Some beach glass can be safely co-fired with silver clay. Beach glass is usually a soda-lime composition with a fairly low melting point. If it's fired at too high a temperature, this type of glass can slump and lose its frosted surface. To assure the glass remains unchanged, fire at a temperature well below the softening point so the glass remains solid. A safe temperature is approximately 1250°F / 677°C for 30 minutes. Another issue with beach glass is the color. Since you probably don't know exactly what the glass is, there's no telling what might happen to the color in the kiln. You''ll have to test fire a sample alone in the kiln to find out how hardy the color is. Place a sample of your glass on a kiln shelf lined with kiln shelf paper (thin fire paper) and fire at 1250°F / 677°C for 30 minutes, then anneal to see what happens to the color.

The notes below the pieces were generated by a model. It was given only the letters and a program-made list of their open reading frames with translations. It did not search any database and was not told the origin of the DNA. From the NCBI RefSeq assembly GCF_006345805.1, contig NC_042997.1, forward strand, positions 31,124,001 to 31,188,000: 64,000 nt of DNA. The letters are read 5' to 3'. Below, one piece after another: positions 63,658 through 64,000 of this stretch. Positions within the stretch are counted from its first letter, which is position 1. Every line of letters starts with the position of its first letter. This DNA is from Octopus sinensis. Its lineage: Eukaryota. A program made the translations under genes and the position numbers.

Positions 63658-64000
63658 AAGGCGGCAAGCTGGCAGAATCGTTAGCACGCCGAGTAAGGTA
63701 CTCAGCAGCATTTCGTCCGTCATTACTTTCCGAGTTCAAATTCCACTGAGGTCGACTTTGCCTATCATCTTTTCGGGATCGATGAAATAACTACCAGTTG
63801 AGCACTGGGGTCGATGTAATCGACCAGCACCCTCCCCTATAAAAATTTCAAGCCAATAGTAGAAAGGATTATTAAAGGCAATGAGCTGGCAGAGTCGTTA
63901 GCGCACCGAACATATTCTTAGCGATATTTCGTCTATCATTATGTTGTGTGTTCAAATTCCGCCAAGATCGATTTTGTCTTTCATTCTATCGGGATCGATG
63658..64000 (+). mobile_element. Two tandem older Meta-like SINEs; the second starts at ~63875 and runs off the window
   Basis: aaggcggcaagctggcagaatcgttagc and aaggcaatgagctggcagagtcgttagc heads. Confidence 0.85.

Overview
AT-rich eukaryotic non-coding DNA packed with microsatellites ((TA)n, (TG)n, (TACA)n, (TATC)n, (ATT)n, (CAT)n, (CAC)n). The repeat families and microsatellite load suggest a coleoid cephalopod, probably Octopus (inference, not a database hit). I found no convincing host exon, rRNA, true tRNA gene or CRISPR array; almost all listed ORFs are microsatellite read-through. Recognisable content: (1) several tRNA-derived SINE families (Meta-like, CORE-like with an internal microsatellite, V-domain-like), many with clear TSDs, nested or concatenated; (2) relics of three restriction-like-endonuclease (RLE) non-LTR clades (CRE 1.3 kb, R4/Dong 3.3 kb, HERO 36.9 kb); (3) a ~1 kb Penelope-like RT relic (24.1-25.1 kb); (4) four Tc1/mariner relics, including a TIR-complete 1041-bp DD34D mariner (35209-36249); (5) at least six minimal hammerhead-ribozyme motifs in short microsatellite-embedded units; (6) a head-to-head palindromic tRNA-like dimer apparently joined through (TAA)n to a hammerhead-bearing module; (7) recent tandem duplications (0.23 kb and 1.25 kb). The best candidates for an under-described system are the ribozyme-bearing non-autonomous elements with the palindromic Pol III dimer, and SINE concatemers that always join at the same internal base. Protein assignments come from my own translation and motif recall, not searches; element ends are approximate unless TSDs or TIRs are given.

Repairing Cracked Glass

If you know what kind of glass you have, you can easily repair a cracked glass stone in your kiln. To repair a crack, you just need to re-fuse the glass. See the glass firing chart above and use the full fuse temperature.

Co-Firing Fine Silver Findings

Fine silver wire, bezel wire, bezel cups, findings, or anything made of purely of fine silver can be co-fired with silver clay without any change in firing time or temperature. Anything that is made of fine silver can be fired at 1650°F / 899°C for 2 hours. Remember, most silver clay is made of fine silver, so anything that applies to silver clay also applies to fine silver findings, wire, etc.

Co-Firing Sterling Silver